Tavira street

An important benefit of having a Portuguese Residency is that you do not have to leave the country after 3 months, for every 6 month period.  That is known as the Schengen rule, and it’s a pain in the butt if you don’t have an EU passport and plan to spend a lot of time in Western Europe.

There may also be certain tax and property related advantages to having Portuguese residency, but these vary by your situation, and I will not discuss them in any detail here. Do you homework, and hire yourself a good financial planner and PT lawyer who is fluent in English for that sort of stuff.

Suffice it to say that if you are a US citizen, and are planning on retiring in Portugal on just your US Social Security payments, then these will not be taxed in Portugal due to a treaty with the US on double taxation.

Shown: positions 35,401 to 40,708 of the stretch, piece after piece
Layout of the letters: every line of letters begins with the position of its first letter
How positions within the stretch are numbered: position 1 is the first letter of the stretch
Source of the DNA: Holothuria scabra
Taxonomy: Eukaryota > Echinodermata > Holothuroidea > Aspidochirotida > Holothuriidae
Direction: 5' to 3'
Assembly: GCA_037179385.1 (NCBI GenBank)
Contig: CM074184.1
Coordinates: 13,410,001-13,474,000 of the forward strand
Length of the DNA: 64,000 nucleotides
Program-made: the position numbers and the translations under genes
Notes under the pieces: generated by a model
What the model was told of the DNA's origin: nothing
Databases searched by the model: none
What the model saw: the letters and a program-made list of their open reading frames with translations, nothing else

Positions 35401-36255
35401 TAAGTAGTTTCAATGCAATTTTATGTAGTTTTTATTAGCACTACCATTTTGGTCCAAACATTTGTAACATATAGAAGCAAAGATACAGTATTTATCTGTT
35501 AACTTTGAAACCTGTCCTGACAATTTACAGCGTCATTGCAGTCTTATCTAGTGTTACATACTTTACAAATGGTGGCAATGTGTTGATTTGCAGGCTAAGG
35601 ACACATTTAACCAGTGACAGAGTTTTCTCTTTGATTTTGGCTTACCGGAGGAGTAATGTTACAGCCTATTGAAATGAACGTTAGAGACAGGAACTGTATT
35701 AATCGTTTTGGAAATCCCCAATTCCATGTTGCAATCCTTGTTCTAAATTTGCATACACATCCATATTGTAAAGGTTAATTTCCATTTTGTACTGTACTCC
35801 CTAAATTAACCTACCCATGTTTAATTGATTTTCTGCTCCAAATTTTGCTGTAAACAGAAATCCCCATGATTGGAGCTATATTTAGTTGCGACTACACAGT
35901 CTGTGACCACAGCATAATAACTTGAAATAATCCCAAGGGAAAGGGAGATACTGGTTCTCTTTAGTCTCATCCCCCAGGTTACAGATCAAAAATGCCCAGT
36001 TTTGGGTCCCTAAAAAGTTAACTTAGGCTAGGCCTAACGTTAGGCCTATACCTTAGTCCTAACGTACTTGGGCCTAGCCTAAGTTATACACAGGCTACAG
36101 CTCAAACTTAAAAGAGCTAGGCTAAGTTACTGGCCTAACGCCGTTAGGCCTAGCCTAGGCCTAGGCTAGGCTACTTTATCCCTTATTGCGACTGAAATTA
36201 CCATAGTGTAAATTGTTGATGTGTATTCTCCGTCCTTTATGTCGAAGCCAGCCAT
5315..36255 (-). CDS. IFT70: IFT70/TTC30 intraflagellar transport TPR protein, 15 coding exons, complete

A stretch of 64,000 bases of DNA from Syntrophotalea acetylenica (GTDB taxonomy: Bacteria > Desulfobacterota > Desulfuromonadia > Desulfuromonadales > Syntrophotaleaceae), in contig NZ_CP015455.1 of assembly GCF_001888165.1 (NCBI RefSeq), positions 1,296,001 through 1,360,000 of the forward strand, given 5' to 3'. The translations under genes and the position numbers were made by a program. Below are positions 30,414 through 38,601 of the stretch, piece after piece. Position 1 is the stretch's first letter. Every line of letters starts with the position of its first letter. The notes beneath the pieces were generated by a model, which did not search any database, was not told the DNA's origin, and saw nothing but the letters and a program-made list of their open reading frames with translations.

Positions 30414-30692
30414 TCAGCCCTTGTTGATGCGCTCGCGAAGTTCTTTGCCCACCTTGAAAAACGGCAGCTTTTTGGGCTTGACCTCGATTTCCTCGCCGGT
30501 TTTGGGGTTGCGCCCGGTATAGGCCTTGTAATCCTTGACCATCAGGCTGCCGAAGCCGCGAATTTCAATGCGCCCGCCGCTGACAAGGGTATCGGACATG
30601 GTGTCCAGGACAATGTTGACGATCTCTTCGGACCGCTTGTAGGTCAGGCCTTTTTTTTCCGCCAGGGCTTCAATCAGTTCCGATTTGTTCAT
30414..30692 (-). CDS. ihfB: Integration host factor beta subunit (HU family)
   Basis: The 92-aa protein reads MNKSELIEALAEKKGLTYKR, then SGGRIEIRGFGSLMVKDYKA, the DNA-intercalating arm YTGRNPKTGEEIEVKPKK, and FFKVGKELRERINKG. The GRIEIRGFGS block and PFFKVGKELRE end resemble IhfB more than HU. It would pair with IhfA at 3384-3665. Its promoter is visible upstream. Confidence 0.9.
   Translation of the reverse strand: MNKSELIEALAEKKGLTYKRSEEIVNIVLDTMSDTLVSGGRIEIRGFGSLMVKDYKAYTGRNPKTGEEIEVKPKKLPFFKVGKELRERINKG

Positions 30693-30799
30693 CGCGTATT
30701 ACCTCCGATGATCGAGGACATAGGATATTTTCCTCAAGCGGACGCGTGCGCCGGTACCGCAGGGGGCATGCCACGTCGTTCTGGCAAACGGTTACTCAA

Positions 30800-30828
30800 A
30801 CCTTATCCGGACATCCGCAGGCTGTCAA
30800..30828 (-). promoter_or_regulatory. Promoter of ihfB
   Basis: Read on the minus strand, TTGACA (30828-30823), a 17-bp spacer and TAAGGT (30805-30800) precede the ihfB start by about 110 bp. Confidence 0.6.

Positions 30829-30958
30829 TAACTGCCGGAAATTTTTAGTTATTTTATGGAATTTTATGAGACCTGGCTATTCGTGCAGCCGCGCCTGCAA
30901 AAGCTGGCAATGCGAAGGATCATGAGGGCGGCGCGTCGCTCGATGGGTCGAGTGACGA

If you have enough of a nest egg (say by selling your home in the US) to buy a house in the Algarve, you will most likely be able to afford to living quite well as a couple on 2,000 euros a month, even if you have to pay rent — but of course better if you don’t.

Note that a Portuguese residency will also allow you to travel around in Europe on your US passport at will, and not worry about Schengen.

Also not that a PT residency will allow you to eventually access the Portuguese health care system, which is dirt cheap in comparison to the US one, unless you are on Medciare. Note there is not reciprocity with the US vis a vis Medicare.  You’re on your own kid.

So if you are sick of all the drama and endless toxic horse manure that comes with living in the US, then maybe, just maybe, the peaceful, beautiful, and affordable Algarve may just be the place for you.

leaving america